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capuchin

[kap-yoo-chin, -shin] /ˈkæp yʊ tʃɪn, -ʃɪn/
noun
1.
a Central and South American monkey, Cebus capucinus, having a prehensile tail and hair on the head resembling a cowl.
2.
any monkey of the genus Cebus.
3.
a hooded cloak for women.
4.
(initial capital letter). Also called Friar Minor Capuchin. Roman Catholic Church. a friar belonging to the branch of the Franciscan order that observes vows of poverty and austerity.
Also called ringtail monkey (for defs 1, 2).
Origin of capuchin
1590-1600
1590-1600; < Middle French < Italian cappuccino, equivalent to cappucc(io) capuche + -ino -ine1
Dictionary.com Unabridged
Based on the Random House Dictionary, © Random House, Inc. 2015.
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Examples from the Web for capuchin
Contemporary Examples
Historical Examples
  • Without any further preamble the priest took a seat near the fire by the side of the capuchin friar.

    The Queen Pedauque Anatole France
  • When the Pope walked in his garden that afternoon as usual, the old capuchin was with him.

    The Eternal City Hall Caine
  • He had been a capuchin monk, in a monastery at or near Paris.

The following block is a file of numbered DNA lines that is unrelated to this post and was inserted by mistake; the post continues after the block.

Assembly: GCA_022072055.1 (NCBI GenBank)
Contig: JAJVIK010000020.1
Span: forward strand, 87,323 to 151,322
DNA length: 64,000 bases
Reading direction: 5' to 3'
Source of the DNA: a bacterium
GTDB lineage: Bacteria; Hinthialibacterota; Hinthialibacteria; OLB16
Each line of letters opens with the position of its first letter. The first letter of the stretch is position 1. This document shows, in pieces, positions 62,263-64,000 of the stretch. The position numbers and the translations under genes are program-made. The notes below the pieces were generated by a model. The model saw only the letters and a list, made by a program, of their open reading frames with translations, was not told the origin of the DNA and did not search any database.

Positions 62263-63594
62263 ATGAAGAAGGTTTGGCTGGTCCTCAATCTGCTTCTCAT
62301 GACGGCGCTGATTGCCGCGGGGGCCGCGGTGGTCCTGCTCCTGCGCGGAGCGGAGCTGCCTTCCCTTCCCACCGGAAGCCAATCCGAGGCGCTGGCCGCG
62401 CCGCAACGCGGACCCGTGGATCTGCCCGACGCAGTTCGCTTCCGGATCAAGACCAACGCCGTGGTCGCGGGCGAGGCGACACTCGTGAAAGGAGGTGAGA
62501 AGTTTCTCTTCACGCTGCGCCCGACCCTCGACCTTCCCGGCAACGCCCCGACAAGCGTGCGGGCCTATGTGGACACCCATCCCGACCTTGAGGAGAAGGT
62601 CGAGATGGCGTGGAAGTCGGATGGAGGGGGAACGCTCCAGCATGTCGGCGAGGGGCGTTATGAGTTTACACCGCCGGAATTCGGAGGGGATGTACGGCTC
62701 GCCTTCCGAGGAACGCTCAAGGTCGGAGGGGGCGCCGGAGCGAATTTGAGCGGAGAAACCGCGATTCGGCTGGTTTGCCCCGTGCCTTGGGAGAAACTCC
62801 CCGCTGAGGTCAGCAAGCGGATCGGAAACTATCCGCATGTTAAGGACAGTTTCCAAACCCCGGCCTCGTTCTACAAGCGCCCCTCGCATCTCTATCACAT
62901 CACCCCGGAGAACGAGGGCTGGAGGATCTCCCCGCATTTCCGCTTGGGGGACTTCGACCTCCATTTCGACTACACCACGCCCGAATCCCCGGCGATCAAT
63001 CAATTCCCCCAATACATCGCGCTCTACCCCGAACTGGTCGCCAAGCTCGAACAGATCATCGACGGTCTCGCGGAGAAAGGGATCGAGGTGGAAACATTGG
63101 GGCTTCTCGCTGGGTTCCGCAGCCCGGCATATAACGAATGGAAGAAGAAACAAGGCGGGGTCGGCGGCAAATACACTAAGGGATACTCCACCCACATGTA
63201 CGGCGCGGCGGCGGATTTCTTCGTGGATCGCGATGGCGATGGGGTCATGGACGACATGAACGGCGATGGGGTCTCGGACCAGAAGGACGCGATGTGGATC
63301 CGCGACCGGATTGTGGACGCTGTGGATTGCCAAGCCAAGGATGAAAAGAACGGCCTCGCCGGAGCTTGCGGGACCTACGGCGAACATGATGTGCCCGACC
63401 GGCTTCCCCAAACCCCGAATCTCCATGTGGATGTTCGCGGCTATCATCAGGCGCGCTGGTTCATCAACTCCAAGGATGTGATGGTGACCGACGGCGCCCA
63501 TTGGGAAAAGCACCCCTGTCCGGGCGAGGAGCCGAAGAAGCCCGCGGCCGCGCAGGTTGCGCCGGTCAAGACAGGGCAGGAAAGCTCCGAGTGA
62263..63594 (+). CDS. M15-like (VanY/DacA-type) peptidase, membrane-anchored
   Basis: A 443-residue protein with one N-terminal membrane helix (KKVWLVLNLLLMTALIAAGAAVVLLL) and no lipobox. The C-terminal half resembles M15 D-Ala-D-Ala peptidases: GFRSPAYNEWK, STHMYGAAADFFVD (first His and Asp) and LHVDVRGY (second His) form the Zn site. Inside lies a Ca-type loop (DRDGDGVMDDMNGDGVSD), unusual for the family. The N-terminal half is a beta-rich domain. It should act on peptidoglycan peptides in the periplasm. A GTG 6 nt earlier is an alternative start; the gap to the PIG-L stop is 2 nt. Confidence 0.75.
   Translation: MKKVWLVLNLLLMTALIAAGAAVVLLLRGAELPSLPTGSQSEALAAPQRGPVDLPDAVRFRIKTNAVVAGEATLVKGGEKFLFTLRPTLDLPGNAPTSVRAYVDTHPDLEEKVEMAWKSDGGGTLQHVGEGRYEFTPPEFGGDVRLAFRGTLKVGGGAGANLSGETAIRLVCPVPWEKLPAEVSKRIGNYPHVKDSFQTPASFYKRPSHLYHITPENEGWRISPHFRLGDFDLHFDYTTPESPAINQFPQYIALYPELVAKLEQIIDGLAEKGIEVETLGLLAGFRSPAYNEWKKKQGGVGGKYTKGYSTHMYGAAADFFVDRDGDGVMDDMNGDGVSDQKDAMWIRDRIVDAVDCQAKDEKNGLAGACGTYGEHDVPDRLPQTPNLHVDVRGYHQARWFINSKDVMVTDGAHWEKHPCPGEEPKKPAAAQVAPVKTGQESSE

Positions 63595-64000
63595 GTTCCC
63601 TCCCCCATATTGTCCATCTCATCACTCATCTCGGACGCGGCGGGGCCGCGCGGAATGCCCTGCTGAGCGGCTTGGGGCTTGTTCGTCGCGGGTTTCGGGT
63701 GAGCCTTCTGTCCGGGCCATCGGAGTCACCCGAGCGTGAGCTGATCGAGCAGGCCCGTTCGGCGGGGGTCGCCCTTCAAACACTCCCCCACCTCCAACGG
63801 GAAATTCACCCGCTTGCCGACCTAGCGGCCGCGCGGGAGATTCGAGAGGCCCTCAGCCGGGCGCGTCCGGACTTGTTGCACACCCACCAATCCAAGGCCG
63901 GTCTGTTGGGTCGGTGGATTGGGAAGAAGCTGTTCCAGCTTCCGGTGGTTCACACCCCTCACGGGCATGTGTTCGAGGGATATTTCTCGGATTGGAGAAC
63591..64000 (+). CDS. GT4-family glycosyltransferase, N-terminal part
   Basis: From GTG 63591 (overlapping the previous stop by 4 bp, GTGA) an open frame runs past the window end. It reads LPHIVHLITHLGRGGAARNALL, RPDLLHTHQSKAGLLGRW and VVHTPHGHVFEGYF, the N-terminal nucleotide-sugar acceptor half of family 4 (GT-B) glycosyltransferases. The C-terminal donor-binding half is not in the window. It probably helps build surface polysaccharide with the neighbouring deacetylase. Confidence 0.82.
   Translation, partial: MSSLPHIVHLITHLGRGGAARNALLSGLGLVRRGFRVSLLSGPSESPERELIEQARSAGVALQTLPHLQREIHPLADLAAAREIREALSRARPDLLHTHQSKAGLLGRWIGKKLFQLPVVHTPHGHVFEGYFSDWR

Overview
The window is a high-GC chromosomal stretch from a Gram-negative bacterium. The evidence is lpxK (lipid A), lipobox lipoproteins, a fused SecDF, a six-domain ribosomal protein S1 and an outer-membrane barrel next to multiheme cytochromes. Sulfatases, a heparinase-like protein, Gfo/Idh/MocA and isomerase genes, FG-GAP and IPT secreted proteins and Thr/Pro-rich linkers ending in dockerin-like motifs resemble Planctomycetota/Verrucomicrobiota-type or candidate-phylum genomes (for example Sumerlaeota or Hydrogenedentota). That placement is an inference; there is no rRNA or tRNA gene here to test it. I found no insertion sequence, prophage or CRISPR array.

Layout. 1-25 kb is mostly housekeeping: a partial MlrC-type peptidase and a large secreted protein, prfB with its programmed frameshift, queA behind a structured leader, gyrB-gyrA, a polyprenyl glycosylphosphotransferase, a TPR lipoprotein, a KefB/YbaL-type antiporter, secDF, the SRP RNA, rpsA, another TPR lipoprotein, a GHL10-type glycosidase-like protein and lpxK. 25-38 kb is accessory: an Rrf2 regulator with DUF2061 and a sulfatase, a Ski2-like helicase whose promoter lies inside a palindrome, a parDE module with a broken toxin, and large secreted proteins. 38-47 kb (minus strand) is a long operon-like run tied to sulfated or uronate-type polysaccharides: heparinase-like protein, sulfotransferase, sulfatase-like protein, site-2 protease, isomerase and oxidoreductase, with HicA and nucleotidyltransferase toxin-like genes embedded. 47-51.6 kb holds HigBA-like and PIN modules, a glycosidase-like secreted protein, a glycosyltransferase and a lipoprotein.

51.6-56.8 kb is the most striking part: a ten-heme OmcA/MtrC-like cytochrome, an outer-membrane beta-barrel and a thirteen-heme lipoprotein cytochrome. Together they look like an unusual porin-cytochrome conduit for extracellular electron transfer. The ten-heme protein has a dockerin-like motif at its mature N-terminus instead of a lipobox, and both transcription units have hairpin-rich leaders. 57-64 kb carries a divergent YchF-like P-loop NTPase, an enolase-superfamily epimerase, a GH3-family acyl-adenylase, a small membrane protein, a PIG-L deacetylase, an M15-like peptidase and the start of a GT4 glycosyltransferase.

In Madeira Place Heman White Chaplin
  • Once or twice the capuchin said, "And how did you find my young penitent this morning?"

    The Eternal City Hall Caine
  • Chabot, a capuchin monk, embittered by the cloister, and eager to avenge himself on the superstition which had imprisoned him.

    History of the Girondists, Volume I Alphonse de Lamartine
  • The capuchin pushed his handkerchief into his sleeve and dropped back into his seat.

    The Eternal City Hall Caine
British Dictionary definitions for capuchin

capuchin

/ˈkæpjʊtʃɪn; -ʃɪn/
noun
1.
any agile intelligent New World monkey of the genus Cebus, inhabiting forests in South America, typically having a cowl of thick hair on the top of the head
2.
a woman's hooded cloak
3.
(sometimes capital) a rare variety of domestic fancy pigeon
Word Origin
C16: from French, from Italian cappuccino, from cappuccio hood; see capuche

Capuchin

/ˈkæpjʊtʃɪn; ˈkæpjʊʃɪn/
noun
1.
  1. a friar belonging to a strict and autonomous branch of the Franciscan order founded in 1525
  2. (as modifier): a Capuchin friar
Word Origin
C16: from French; see capuche
Collins English Dictionary - Complete & Unabridged 2012 Digital Edition
© William Collins Sons & Co. Ltd. 1979, 1986 © HarperCollins
Publishers 1998, 2000, 2003, 2005, 2006, 2007, 2009, 2012
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Word Origin and History for capuchin

Capuchin

n.

1520s, from Middle French capuchin (16c., Modern French capucin), from Italian capuccino, diminutive of capuccio "hood," augmentative of cappa (see cap (n.)). Friar of the Order of St. Francis, under the rule of 1528, so called from the pointed hoods on their cloaks. As a type of monkey, 1785, from the shape of the hair on its head, thought to resemble a cowl.

Online Etymology Dictionary, © 2010 Douglas Harper
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